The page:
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Cosmochemistry

Sifting Stardust

Whether it's comet particles brought back by the Stardust probe or tiny fragments of flint 3.5 billion years old, in the Extraterrestrial Materials Research Laboratory (LEME),(1) dust is a hot research topic. Using NanoSIMS, an extremely high-performance ion microprobe, scientists are able to shed more light on the dust's past, thus unraveling the mysteries of the universe.

stardust

© H. Raguet/CNRS Photothèque

Details of meteorites can be studied with a polarizing microscope: Here, we can observe the structure of chondrules, the silicated spherules of millimetric dimensions that are found in certain meteorites known as chondrites.


 

The eighteenth century architecture of the National Natural History Museum (MNHN) in Paris might evoke the sumptuousness of former explorers and dust-covered insect collections, but don't be fooled. Behind these walls, one of the most advanced scientific instruments has just been installed: the NanoSIMS 50. This ion microprobe can reveal the chemical and isotopic composition of particles of microscopic dust, whether of terrestrial or extraterrestrial origin. How does it work? “A beam bombards several atoms on the surface, which are further pulverized and analyzed. A map can then be outlined of regions rich in carbon, nitrogen, and oxygen over dimensions of 50 nanometers, in other words barely the size of several molecules,” explains François Robert, director of LEME. This giant contraption will stand beside another instrument, a mass spectrometer, capable of revealing the exact quantity of each element present in the sample. “We had to take it apart to fit in the NanoSIMS, but it will soon be back in action,” promises Smaïn Mostefaoui, research engineer at the Museum. Here, one can arrive with a microscopic grain of material and leave with the exact knowledge of what it contains in terms of chemical and isotopic elements, and thereby deduce its origin.

 

The Rich Trawl from Stardust

cometary

© CNRS IAS, Orsay - LSPES, Lille I

The cometary grains that strike the collector at 6 km/s create craters on the aluminum, which resembles this image obtained in the laboratory.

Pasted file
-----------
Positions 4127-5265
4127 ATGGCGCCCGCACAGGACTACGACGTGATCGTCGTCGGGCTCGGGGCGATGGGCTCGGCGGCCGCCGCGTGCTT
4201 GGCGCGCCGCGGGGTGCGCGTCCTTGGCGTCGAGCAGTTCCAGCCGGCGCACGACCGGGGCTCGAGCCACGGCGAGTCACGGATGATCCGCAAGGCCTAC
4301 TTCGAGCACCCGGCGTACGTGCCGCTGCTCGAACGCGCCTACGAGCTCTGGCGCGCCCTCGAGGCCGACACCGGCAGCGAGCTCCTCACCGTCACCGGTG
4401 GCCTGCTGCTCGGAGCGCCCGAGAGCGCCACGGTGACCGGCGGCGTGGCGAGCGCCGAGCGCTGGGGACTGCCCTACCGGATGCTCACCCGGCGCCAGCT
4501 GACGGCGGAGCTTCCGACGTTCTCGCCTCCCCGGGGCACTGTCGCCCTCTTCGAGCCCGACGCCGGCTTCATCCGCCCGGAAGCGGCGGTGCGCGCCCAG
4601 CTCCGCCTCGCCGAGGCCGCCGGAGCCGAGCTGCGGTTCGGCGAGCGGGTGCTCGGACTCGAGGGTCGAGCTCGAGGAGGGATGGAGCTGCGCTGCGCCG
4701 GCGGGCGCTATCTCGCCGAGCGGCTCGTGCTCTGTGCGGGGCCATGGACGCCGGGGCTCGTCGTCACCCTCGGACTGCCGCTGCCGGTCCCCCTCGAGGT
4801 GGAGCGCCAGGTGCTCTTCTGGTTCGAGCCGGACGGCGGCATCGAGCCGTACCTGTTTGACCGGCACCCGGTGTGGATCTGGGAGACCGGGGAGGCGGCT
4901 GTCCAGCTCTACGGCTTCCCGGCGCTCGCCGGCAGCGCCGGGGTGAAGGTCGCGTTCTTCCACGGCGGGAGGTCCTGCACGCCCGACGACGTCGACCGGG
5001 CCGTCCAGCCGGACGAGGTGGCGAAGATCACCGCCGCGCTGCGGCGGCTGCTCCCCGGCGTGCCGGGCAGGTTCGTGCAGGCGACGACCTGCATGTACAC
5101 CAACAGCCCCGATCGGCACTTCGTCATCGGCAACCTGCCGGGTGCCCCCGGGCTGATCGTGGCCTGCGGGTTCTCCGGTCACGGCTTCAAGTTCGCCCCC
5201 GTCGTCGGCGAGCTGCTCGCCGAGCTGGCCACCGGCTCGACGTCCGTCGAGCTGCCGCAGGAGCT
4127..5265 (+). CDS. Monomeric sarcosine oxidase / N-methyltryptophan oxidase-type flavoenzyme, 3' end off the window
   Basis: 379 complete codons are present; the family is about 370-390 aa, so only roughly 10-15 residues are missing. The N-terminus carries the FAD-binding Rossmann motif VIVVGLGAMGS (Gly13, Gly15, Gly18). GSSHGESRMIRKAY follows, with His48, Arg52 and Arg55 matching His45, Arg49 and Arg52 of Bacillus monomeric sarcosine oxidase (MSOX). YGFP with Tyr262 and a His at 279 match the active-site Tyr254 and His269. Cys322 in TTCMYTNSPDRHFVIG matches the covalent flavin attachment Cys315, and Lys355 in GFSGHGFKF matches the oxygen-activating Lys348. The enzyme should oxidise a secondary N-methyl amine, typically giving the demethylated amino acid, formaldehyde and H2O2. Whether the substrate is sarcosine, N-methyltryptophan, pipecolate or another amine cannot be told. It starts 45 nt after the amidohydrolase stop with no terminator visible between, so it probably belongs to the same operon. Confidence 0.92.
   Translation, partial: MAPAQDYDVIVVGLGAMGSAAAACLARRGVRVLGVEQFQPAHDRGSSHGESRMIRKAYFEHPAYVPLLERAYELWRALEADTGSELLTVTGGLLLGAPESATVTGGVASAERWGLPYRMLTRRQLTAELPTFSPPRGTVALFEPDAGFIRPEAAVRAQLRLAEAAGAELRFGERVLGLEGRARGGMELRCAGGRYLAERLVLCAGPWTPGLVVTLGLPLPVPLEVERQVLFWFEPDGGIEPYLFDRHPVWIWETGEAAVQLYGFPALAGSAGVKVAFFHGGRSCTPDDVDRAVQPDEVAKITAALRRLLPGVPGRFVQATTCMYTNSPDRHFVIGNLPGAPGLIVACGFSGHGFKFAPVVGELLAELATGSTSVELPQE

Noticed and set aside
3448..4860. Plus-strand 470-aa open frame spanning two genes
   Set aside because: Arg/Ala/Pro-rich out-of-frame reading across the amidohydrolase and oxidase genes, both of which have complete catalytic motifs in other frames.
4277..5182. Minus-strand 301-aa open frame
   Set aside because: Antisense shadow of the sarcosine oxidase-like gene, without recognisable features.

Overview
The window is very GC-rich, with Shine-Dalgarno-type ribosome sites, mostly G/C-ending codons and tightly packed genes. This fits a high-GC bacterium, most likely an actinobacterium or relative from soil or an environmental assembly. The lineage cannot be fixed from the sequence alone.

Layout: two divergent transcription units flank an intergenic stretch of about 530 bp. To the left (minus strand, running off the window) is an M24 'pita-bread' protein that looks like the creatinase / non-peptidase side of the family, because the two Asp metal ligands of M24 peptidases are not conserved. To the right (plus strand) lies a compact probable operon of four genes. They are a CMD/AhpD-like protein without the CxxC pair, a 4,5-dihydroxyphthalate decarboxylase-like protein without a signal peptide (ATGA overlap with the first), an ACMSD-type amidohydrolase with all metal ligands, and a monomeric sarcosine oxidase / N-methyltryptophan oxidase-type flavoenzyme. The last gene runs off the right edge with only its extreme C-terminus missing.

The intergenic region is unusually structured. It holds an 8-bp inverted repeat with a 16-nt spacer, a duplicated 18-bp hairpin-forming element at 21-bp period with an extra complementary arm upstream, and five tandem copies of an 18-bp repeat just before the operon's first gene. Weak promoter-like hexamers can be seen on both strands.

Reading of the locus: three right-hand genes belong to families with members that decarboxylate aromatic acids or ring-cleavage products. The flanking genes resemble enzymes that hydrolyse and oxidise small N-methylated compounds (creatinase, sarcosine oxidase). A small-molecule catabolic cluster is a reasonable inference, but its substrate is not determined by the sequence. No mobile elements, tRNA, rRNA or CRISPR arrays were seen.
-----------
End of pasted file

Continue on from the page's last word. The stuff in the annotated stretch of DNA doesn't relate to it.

Long-awaited and coveted by teams of researchers throughout the world, microscopic particles from the tail of the Wild 2 Comet are finally being scrutinized by this instrument. Brought back to Earth in January 2006 by NASA's Stardust probe, it is part of a real treasure: a thousand or so grains larger than 10 micrometers as well as tens of thousands of smaller particles (all from the comet's tail), in addition to around a hundred interstellar grains, normally found in the space between stars and which sometimes penetrate the solar system.

This trawl of dust was collected and trapped in an extremely porous gel known as “aerogel,” when the space probe passed through the comet's tail. These mythical celestial bodies are in fact conglomerates of ice, dust, and rocks, which evaporate when they come close to the Sun and eject a diffuse atmosphere trail known as a “coma” or “tail.” The Stardust probe passed within 500 kilometers of the comet's nucleus, allowing it to sweep up the precious grains of dust which have since been shared with a few hand-picked laboratories (including seven with CNRS). Apart from the Nano-analysis Laboratory, which will perform isotopic mapping of ten or so grains, CNRS' Petrographic and Geochemical Research Center (CRPG)2 in the city of Nancy, will study the isotopic composition of the oxygen in the cometary grains by means of an ion microprobe. The CRPG will also be able to determine the quantity of nitrogen and noble gases present in the grains using a sophisticated technique named “laser extraction and static mass spectrometry.” Volatile elements such as hydrogen, nitrogen, oxygen, and carbon are systematically associated in extraterrestrial matter. They are key elements for understanding the origins of both water and life on our planet and thus determining the exact role played by comets.

But in addition to this precious “trawl,” the study of the “net” itself will also provide a wealth of information: At the Space Astrophysics Institute (IAS)3 in Orsay and at the Solid State Structure and Properties Laboratory (LSPES)4 in Lille, the aluminum frame that held the aerogel in place will also be intensely scrutinized. Cometary grains smashed into this structure, causing small impact craters. By calculating their number and diameter, researchers are closer to understanding the size of the floating dust dragged behind these comets. Finally, to avoid losing even a tiny fragment of these precious particles, scientists will be carefully recovering dust residue at the base of the impact craters. With the University of Lille's scanning electron microscope, this initial diagnosis will, in a very short time, provide an overview of the grains' chemical composition. “Over the next few months we are going to focus on studying these grains,” explains Robert. “Then, we'll send another application to NASA for further grains. A large chunk of the history of the solar system is going to be revealed by this research.”

 

isotopic

© H. Raguet/CNRS Photothèque

The isotopic composition of microscopic grains can be determined by mass spectrometry. The NanoSIMS microprobe performs this analysis over dimensions of 50 nanometers, the size of only a few molecules.


 

The Museum's Treasures